Special Tools: Warp Stabilizer
We're gonna look at three of my favorite effects that come native in Premiere Pro. These are special tools that I find have saved my bacon more times than not. And I want to show you how to use them and explain a little bit how they work, so you don't get frustrated by making them do more than they need to do. And that's the Warp Stabilizer, which allows you to actually smooth out footage that might be handheld or might be a little bit bumpy. Or if it's a time-lapse with a bump, you can apply this and solve the problems, we'll look at that. We'll look at the Morph Cut, another great feature that wasn't really marketed by Adobe, but it literally allows you to do a straight cut between one part of an interview to another one. And it creates a smooth transition as it morphs the person from point a to b. It doesn't work in, there's ways you can break it. If the person's on this side of the screen, and you try to morph to that side, it's gonna go. But, if the person's kind of in the same po...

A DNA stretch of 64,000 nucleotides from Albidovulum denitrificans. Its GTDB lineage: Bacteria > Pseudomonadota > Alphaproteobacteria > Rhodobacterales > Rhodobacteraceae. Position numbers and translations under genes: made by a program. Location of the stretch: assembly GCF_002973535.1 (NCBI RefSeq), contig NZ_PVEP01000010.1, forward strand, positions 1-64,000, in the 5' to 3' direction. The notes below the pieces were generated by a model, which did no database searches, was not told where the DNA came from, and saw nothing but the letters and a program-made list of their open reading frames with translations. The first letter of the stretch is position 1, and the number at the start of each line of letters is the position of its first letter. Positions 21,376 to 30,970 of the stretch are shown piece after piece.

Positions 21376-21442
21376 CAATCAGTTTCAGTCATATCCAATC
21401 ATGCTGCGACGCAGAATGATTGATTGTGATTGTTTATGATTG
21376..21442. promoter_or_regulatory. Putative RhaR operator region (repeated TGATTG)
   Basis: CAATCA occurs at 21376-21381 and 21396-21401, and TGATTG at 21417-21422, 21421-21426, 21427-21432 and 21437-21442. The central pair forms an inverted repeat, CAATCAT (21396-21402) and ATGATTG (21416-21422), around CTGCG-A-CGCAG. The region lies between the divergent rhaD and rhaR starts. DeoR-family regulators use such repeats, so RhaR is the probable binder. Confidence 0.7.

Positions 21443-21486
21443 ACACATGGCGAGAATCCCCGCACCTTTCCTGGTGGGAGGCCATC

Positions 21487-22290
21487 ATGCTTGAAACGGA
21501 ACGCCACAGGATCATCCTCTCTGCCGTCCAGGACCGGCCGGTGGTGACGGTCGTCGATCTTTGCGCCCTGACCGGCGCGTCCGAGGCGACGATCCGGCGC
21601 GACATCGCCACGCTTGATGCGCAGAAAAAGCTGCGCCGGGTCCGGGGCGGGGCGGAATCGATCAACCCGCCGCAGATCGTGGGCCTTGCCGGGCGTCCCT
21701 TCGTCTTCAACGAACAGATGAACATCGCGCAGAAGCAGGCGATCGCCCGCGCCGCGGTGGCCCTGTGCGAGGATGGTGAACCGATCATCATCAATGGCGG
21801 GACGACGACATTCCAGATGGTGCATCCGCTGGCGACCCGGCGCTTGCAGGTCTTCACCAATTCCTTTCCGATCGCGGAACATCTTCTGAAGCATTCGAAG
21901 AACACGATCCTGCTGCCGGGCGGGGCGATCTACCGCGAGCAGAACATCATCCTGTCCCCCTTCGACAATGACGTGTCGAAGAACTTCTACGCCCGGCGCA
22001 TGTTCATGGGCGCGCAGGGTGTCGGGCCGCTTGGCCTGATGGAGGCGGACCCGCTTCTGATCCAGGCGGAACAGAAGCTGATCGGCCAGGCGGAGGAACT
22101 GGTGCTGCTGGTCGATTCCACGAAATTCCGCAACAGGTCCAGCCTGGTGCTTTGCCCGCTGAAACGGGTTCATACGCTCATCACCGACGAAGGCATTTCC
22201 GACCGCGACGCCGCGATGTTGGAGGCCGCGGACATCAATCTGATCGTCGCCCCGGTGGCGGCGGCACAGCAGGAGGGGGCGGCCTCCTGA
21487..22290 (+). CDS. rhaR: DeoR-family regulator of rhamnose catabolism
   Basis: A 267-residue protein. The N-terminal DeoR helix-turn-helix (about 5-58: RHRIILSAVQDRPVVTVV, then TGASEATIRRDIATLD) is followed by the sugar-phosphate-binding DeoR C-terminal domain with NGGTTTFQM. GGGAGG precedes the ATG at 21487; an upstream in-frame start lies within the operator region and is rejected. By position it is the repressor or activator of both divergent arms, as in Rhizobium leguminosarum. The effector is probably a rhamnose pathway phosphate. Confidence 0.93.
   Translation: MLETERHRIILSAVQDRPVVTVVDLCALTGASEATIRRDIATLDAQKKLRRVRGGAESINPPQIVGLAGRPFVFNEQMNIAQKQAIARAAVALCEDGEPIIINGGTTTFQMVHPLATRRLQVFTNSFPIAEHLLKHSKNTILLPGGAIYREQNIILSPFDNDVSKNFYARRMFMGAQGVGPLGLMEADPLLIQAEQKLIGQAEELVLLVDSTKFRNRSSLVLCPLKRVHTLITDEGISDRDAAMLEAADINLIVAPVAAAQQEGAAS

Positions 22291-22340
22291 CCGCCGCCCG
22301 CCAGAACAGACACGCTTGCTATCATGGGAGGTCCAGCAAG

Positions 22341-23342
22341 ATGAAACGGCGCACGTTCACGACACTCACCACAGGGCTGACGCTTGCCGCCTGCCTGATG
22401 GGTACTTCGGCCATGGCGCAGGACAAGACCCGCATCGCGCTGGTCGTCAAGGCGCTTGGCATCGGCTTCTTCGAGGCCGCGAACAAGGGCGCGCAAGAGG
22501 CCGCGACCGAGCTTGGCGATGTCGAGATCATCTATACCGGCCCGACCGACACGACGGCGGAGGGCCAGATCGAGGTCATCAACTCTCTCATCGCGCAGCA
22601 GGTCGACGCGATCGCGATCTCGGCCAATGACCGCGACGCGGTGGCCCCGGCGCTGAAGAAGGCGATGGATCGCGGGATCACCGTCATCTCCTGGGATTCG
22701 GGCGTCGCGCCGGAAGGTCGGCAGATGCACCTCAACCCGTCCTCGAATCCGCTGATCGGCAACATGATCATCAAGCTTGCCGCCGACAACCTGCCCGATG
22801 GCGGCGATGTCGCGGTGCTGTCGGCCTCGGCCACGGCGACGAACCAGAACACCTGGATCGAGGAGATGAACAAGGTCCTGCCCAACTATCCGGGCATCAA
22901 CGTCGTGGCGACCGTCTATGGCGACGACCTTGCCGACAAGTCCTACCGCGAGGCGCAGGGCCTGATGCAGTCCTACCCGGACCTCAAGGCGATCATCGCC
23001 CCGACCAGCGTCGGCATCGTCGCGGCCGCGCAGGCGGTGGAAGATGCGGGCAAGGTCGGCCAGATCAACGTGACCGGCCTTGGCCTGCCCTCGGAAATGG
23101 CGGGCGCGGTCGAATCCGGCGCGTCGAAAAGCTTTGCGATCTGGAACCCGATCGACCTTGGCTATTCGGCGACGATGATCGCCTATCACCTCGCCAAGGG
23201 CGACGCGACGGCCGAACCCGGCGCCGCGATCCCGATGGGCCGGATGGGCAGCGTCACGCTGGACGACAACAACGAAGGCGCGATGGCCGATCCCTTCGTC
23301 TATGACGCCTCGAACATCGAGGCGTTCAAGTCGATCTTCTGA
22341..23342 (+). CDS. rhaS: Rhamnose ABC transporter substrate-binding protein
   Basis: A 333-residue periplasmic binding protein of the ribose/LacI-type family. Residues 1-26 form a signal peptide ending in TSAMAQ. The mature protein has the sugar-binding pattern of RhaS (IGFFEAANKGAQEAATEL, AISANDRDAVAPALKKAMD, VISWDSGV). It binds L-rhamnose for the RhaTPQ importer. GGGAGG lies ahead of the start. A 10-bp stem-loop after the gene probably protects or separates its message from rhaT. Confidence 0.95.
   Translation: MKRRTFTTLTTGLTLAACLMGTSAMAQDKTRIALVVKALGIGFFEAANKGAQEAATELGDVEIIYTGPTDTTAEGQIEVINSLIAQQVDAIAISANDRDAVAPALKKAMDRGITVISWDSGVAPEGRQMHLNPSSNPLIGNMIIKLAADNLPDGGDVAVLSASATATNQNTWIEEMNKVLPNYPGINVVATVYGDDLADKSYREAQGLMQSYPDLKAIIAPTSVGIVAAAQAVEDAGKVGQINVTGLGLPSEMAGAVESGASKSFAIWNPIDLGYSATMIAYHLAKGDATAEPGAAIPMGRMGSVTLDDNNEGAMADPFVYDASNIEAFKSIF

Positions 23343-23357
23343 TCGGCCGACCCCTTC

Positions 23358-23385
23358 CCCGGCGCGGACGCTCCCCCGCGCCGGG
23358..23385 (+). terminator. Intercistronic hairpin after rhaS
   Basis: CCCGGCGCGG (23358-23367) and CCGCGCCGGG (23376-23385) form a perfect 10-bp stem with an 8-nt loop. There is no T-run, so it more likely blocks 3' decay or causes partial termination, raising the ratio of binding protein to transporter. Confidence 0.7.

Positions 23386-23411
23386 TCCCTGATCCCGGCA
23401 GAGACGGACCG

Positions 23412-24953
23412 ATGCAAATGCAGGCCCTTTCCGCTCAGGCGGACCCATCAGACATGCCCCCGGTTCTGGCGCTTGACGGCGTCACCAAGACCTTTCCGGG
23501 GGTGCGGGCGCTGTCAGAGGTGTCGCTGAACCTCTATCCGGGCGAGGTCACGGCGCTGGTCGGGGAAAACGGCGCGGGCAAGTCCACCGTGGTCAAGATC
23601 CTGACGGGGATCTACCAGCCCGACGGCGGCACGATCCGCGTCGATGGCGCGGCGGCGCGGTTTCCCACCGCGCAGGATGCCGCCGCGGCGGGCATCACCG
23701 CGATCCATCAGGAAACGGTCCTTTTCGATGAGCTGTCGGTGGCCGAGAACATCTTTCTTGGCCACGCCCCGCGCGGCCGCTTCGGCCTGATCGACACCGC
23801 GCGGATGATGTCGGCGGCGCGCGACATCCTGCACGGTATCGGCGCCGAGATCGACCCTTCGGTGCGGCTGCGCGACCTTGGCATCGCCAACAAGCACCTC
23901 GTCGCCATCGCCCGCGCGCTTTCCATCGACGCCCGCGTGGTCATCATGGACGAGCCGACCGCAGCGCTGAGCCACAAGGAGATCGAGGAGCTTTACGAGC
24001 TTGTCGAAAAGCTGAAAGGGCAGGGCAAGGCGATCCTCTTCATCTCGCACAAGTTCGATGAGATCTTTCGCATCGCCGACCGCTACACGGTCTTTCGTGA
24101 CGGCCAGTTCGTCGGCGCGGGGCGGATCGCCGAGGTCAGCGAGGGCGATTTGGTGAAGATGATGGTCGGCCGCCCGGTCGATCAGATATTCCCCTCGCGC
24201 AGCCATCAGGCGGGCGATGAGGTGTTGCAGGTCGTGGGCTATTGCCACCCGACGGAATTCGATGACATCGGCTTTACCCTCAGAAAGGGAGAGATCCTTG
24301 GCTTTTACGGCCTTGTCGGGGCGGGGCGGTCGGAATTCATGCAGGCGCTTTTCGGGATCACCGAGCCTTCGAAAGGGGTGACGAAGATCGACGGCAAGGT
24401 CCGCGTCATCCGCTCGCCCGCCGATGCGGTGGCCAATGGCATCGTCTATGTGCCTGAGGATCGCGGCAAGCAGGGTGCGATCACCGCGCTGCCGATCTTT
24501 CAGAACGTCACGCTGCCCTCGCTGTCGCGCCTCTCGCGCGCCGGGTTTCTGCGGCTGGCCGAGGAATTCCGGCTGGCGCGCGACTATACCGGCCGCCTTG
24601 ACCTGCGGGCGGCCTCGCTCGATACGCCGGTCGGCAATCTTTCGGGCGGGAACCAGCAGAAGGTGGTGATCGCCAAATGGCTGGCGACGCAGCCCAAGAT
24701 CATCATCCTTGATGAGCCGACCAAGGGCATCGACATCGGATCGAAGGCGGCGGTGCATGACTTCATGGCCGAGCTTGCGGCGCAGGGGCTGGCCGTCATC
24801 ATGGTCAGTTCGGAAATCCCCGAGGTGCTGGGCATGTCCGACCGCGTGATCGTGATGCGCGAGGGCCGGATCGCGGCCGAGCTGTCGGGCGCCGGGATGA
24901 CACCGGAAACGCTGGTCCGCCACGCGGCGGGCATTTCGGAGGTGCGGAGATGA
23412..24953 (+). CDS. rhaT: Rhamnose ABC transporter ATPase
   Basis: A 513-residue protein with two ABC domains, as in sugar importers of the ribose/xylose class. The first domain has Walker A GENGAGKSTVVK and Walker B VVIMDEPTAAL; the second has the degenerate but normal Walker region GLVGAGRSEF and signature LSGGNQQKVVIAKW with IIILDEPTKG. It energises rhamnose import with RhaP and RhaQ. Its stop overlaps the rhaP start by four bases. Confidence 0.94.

sition, it allows you to make the cut without having to go to B-Role, and it's very cool. And it's just a matter of playing with it, and we're gonna look at that. We're gonna actually do, again, work with Mike. And then, we're gonna look at how you would do if you shot something on a green screen. A video, how you remove that green and put it over any background you want. And again, as long as you know how to do a few specific clicks, it's amazing how easy it is to remove a green or a colored background and make that transparent, create basically what we call an Alpha Channel. So with that, let's go ahead and step into Premiere and learn about these great little tools that are really fun to work with and that can, again, solve a lot of problems and raise your show entirely to a new level. So in reference to the Morph Cut, I'm gonna actually work with two different images here. This was shot out of a helicopter over Kauai. And for those people who've ever been in a helicopter trying to shoot, you never get any kind of a stable footage, even though you think you might get brilliant stuff. So, this was me being thrown around the helicopter. And, y'know, it's pretty, I like the clouds. But, y'know, there's lots of shake and whatnot. So, I want to see if I can fix that. And by the way, the way I built these, especially for the folks who may be downloading the files, I have a before and after, so that you can see it. But we're gonna actually go through the process. So, if I wanted to stabilize this, I would select the clip, go again to our Effects selection tab. I'll just type in the word "Warp." And I'll see that there is a Warp Stabilizer, and I'll throw it on the clip. And as soon as I throw it on the clip, it will start analyzing the motion in this clip because it needs to analyze where every pixel is, so it knows how to adjust for that movement. This is pretty challenging, it's pretty. If it's just like handheld, maybe you have to do an interview, and it's handheld, and you're just moving a little bit, it's amazing how steady it can make the shot. Now, the thing that always scares me when I tell people about this, it's like, oh, I don't need a tripod. If you have a tripod, you don't have to spend time using a Warp Stabilizer. So, really, use a tripod if it's appropriate. But if you get footage in a situation where you need to smooth something out, or even create what we call a lockdown, as if it's locked down on a tripod, this is an amazing tool. And it will work in the background. So if I wanted to, I could go ahead and throw this filter on. It's actually, if I look up here, it is analyzing every single frame. There's 747 frames here, it's taking a good amount of time. So I could keep editing, and it just uses any of the CPU power that I'm not using when I'm editing and does this in the background. And once it's done, it'll the do the Stabilization Analysis. So, technically, you do not have to wait. You just throw it on and keep going. Then the people go, "Well, why don't I just throw it in all my clips?" You don't wanna throw it on all your clips. You wanna use it on specific spots that you need. It is a highly intensive calculation. I mean, we're only doing a little over 700 frames. But, there's some choices you can make when deciding how it analyzes that may make things quicker or actually may make the smoothing better. So, we'll look at those, I'm not gonna change anything, I believe at the moment because I don't want it to start reanalyzing. But, you throw it on, it automatically starts working. And by default, it's going to want to give you Smooth Motion vs. like a tripod lockdown. You can select No Motion. So what it will do with Smooth Motion is it'll just try to keep it and make it more gentle vs. trying to, say, I am a lockdown on a tripod. Often, it's a matter of just trying both. Sometimes, I use that No Motion with my time-lapses where there's a camera bump. I don't want anything to change, and the nice thing is they're all nice, crisp shots pretty much. At least, there's parts of the shots that are crisp even if I've done long exposures, so it really can position things very well. So, I often will put this on a time-lapse that's almost perfect and try to make it perfect. While we're in there, so I could go No Motion, but we'll look at these. I can also control how smooth I wanted to make it, how much compensation I want to the motion. So maybe I have a guy riding on a bicycle, point of view. And instead of being more rock solid, I want to have a little bit of play, just not all of it, so I may dial down the amount of stabilization using that smoothing slider, or maybe I wanna dial it up, and we'll actually play with this. The other thing that you play with is, by default, it does something called Subspace Warp. It sounds like something out of a Science Fiction movie, doesn't it? But let's talk about the analysis with these different selections. So, Position is basically looking at an image, and you wanna stabilize it basically in a horizontal or vertical, an x, y. And that's because the camera only moved in this environment. So, why make it think about this, or this, when only the camera did this? Okay, because sometimes it tries to fix problems that aren't there. So that's Position. Position, Scale, and Rotation is you're shooting something, but maybe it zooms in a little bit, so you're trying to adjust for that scale. The camera got bumped, and also maybe you have that turning, so maybe that would be better for my helicopter stuff. Perspective takes you into the z space also. And this is how it's analyzing it. And Subspace tries to look at everything and does the best guess. Sometimes it can work brilliantly, sometimes it looks like your image in now like on jello. Y'know, it stabilizes and looks like jello. And these are also progressively more complicated analysis, so this will happen faster in the analysis than that. So, it's just things to keep in mind, and so that is based on the shot. So, it actually has done the work. Let's take a look at the result. The truth is, let's just play this on full screen. I'm gonna go ahead and hit the tilt x key. So this is theoretically stabilized. And, what it's doing, by the way, you're saying, "Why is it fuzzy?" Well, remember back to a few lessons ago, we changed this to half a quarter resolution, so let's see how it plays at full res, see if it drops frames. So, I would say that did a pretty good job. Just to kinda remind you where we came from, I'm gonna go ahead and hit an Undo. This is what it was. You've gotta sometimes remember, and let's go ahead and Redo, this is what it is. So it really took out some of that little bit of shake, and now I could probably use this shot. Now, I can go in, and I can control how smooth I want it, but let's go look at another shot because probably this is perfect for a helicopter. I don't want it to look like, I can't even make it look like it was on a tripod, and I do want a little bit of shake. I did another shot here, these are some flamingos, and I did this handheld, so it was like okay this is kind of fun, again, I think I did this with my little camera. I have all these cameras, I'm bringing this little one everywhere. And this is really kinda cool, but it would be great if I had used a tripod. I don't want to be distracted by the fact that I can't hold this still. So again, I would go in, I'd throw on the Warp Stabilizer. I'm gonna try to simplify this, I'm gonna say don't even do Subspace. Let's just do Position, Scale, and Rotation. And, I don't want it to be smooth. I want to see if it can figure out and make it as if it's a tripod. So, I do that, I make those selections, and then I'm gonna let it calculate. It says it's gonna take about a minute, it will give me the frame count, so it's about 400 frames. And so, I'm gonna go ahead and I could let that do it in the background. I could also cheat because I'm impatient. I did run stabilization on it, and what I wanna do is show you really what it's doing when it's stabilizing on my pre-baked one while it actually analyzes this. I'm gonna go ahead and load that in. And if I look under the Effects controls, when it's stabilizing, what it's technically doing is looking at all of the pixels and then it usually has to blow it up a little bit, so that when it's stabilizing, you don't see the black edges of the frame. So, what I'm gonna do is just show you what Stabilize Only would look like where it's not blowing it up or cropping it, so you can get a sense of what's happening behind the scenes. So, when it's trying to stabilize this, let's see, it should be moving. Did I turn off the wrong one? Let's try that again, okay. Warp Stabilizer, No Motion, yeah that should've been moving around a little bit. Maybe it just didn't update, maybe I rendered it. Stabilizing Crop, we'll also show you what it'll do is, okay, so this is where instead of seeing it move around, it should move around, I'll probably switch it back, it'll be okay. So, it actually had to crop out some of this outer area. Let me go back to this one, I'm just gonna see Stabilize Only, c'mon. There we go, that should do it. Y'know, it is, if you look at the very edge of the frame when I play, you can see that this is coming in and out of frame. Let's cheat and go back to the chopper, and then we can really see what happens when we do that. So, we're gonna go back down, Stabilize Only, and you'll see what it's doing, it's actually moving that frame all over the place. You see the edges? Okay, and then what it has to do, and I'm gonna show you with the crop, so if you want, and I never use Stabilizing Crop unless maybe I'm doing it as a Picture-in-picture. It cuts off the edges, so it doesn't dance around. And then, what it really does, is when I do the full trick, I actually, it blows it up a little bit, and it magnifies it, in this case, you can see, 104% of its original size, so you don't see those edges. The more motion, the more it's gonna have to blow it up. Now, one of the questions that I was asked at the beginning of the course was, "Why can't I put it on a clip in my Project Pane?" Or, "Why shouldn't I just throw it on a long clip "and let it do it's thing?" It needs the one to see it in perspective of the sequence for how it can move in the frame and blow it up is part of the situation. Also, you don't want to analyze a 15 minute clip for stabilization because there's a lot that could happen there, moving the camera and whatnot. Literally, you just want to have it look from the beginning to the end to figure out how it can make that chunk as stable as possible. And you'll notice that if I stretch this out, it's going to reanalyze the image, even if I've added a couple of frames because it wants to look at that as its entire self-contained clip. So really, that's the way to work with it, so you don't get frustrated, and also to trim it to what you need before you start playing with the stabilization because once it does the analysis, it remembers where things are. And so, after that, you can start changing things and seeing the result. The only time it usually reanalyzes is if you choose a different method of analyzing, in which case, it says, oh, I'm not gonna look at perspective, I'm only gonna look at rotation. So, that's technically what is does. This is something that I have never gotten it to work where I've liked it, but there's something called Stabilize and Synthesize Edges. And for those who are familiar with Photoshop, we have the content to where, Fill Content, to where Edge Crop is in the newest version. Well, what this is doing is, instead of enlarging it, it's gonna try to recreate what would've been at the edges mathematically. And in some case, maybe this'll work, because when you think about it, it's pretty standard. But, a lot of times, I just see weird, weird tearing. So, is it thinking? No, let's see what it did. I think it's still thinking because it's red. This is also ridiculously time intensive. I know it's thinking, it's probably waiting for the flamingos to finish. So, the flamingos have finished, and you notice that it does zoom in a lot to smooth it out. But this allows me, remember I said, I want this to be a lockdown, and I don't care. I just deal with not warped space. So, this looks like I actually knew what I was doing. Like, y'know, okay, he used a tripod. And just again, to remind you what it looked like, oh, I just did an Undo, and guess what? That Undo doesn't work for this, it just undid the helicopter. I'm gonna go in and deactivate this, and let's see if it'll update. Sometimes it takes, as we learned before, it may take a while to refresh turning it off and on. So, you can remember that it was kind of handheld. I'll cheat, I'll do a match frame. The match frame, you can see, is not too steady, little bit of movement. So, that's again, it's probably easier for me to do a match frame to compare like we did with color correction. So that's the Warp Stabilizer, and I think I've tossed out the hints that make it easier to use. It's really useful, use it judiciously. Don't assume that, okay, I'll just fix everything and stabilize it, y'know, when you're shooting. But there are times when you're like, I wish I could use this shot, and I just need to make it a little less jerkier. Why did I, y'know, do this handheld? So, I'm a huge fan of this. It does have another feature that you might hear about. I don't want to go too deep into it. Let me go ahead and load that in. If I scroll down to the bottom of this filter, in addition to doing the stabilization, if you go to Advanced, you'll see there's something called Rolling Shutter Ripple repair basically. So, with some of the digital cameras, you see this in GoPros, you'll even see this in your DSLRs. The way that the image is painted on the censor, that if you move the camera sometimes, and you have like really hard vertical lines, you kinda see a jello effect. Have you seen that in some GoPro footage and whatnot, that it kinda looks like the wall should be perfectly straight, but it moves so quickly that you get this jello, and that's because it's literally drawing the image really fast, but you're moving your camera even faster. That's called Rolling Shutter, and this feature, you can also get repair in the Rolling Shutter as its own plug-in, its own filter within Premiere. It will analyze that and try to keep that edge straight, as you're doing, say that pan or that move. Rolling Shutter is one of those things, you know it when you see it because it does feel like jello in the original shot, and this just a way to fix it. I just wanted to point that out, especially for, I see it a lot in GoPro footage, especially because there's so much movement and action. It is also great to stabilize GoPro footage, it's just absolutely brilliant. Before I move on to working with the Morph Cut, any questions on the Morph Stabilizer? But you like it, right? You're gonna go play with this, and if you're doing time-lapse, you're gonna really like this, right? I have honestly gotten the hair to stand up on the back of my neck sometimes when I've been able to stabilize a time-lapse that I thought I had not been able to use. I was like, this is crazy. So, yeah, the Warp Stabilizer, one of my favorite go-to, not so secret filters.